The ending い is also necessary because it is an い-adjective. That final い is used to directly modify nouns as well as conjugate to different inflections
ほしい - want
ほしくない - do not want
ほしかった - wanted
ほしくなかった - did not want


What is the "desu" when you click on the translation?


です Is a polite affirmative sentence ending, also used as a copula (the 'is/am/are') in A=B statements. You can add it after an い-adjective to make it more polite.
車が欲しい "I want a car" (casual)
車が欲しいです "I want a car" (polite)


Is Hoshi a verbform?


欲しい・ほしい is an い-adjective. In Japanese these are "true adjectives" which function similar to verbs in that they can conjugate and end a sentence on their own.
In Japanese expressions like "like" and "want" are not considered things you can actively choose to do to something else, they are feelings that happen to you like other emotions.


Why hoshi i amd not just hoshi?


Because the lesson consists of the word for "want" and not "star". Hoshii (ほしい) means "want" and Hoshi (ほし) means "star".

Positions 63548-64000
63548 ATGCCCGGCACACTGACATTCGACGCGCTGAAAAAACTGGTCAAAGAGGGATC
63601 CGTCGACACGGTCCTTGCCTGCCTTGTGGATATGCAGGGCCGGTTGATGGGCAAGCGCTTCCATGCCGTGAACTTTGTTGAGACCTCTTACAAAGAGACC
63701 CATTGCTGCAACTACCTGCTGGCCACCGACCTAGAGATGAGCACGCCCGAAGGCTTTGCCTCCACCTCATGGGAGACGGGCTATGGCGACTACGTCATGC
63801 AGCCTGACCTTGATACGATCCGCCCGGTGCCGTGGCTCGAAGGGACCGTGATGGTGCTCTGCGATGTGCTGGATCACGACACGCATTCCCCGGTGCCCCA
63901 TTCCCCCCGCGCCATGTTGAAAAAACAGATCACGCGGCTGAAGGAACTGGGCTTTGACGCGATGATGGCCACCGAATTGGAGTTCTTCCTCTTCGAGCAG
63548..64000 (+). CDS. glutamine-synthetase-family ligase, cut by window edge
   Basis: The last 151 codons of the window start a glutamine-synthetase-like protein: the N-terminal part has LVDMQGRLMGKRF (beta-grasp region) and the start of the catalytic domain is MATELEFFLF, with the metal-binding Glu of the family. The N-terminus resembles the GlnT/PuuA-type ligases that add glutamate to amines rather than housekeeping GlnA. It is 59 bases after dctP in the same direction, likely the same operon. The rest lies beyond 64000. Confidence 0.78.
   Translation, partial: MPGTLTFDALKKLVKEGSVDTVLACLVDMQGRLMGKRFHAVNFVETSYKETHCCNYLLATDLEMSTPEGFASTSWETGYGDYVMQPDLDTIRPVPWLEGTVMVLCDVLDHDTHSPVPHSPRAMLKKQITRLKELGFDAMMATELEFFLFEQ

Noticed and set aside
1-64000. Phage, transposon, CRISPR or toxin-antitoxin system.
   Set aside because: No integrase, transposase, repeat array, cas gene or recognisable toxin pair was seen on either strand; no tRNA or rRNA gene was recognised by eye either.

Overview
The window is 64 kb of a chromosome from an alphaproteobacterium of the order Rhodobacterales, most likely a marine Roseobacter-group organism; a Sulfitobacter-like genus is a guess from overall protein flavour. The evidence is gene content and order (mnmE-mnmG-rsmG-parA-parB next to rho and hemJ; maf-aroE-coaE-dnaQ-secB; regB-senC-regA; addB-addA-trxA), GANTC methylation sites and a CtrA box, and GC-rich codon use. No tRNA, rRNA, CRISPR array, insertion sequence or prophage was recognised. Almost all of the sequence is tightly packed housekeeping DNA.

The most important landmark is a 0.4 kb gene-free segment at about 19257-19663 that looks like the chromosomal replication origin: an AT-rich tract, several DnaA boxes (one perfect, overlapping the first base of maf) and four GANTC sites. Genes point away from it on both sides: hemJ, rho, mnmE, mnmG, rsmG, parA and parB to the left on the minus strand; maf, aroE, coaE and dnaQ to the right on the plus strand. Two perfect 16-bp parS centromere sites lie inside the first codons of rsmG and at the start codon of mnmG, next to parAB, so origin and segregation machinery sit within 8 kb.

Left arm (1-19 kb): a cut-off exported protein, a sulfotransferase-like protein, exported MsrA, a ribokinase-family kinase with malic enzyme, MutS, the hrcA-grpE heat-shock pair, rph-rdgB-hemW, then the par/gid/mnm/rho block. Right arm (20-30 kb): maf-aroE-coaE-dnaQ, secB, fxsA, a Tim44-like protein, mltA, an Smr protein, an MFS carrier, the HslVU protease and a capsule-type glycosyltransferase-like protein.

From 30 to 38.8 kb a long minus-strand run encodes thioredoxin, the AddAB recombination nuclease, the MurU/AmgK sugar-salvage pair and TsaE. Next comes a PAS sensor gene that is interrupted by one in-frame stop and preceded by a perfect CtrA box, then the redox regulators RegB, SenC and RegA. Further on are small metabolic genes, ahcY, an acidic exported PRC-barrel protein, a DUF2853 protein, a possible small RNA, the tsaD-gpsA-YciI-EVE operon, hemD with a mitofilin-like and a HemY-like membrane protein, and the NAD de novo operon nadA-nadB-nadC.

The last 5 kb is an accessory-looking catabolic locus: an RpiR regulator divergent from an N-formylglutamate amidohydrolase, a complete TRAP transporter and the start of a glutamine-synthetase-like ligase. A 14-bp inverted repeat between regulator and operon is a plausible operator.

In Ukrainian we say "hochu", similar to "hoshi"


I'm another person that learned "Hoshii" to mean STAR 1st...& Hoshizora = Starry Sky. So it is hard for me to accept Hoshii to mean "Want".

The best memory tips I have are: 1. Thinking of "Watashi wa hoshii" as "I WANT to be a star"....or 2. "Neko ga hoshii" as "I WANT a super star cat"... Something like that.

Since most of us WANT something a Star has or that is star quality. Hope this helps.


They are two different words. 欲しい(ほしい) is an adjective meaning "want" (or more literally "wanted/desired"), whereas 星(ほし) is a noun meaning "star(s)".


Hoshi by itself means Star


It's not "by itself", it's really another word with the same sound (homophone). It's written differently in Japanese.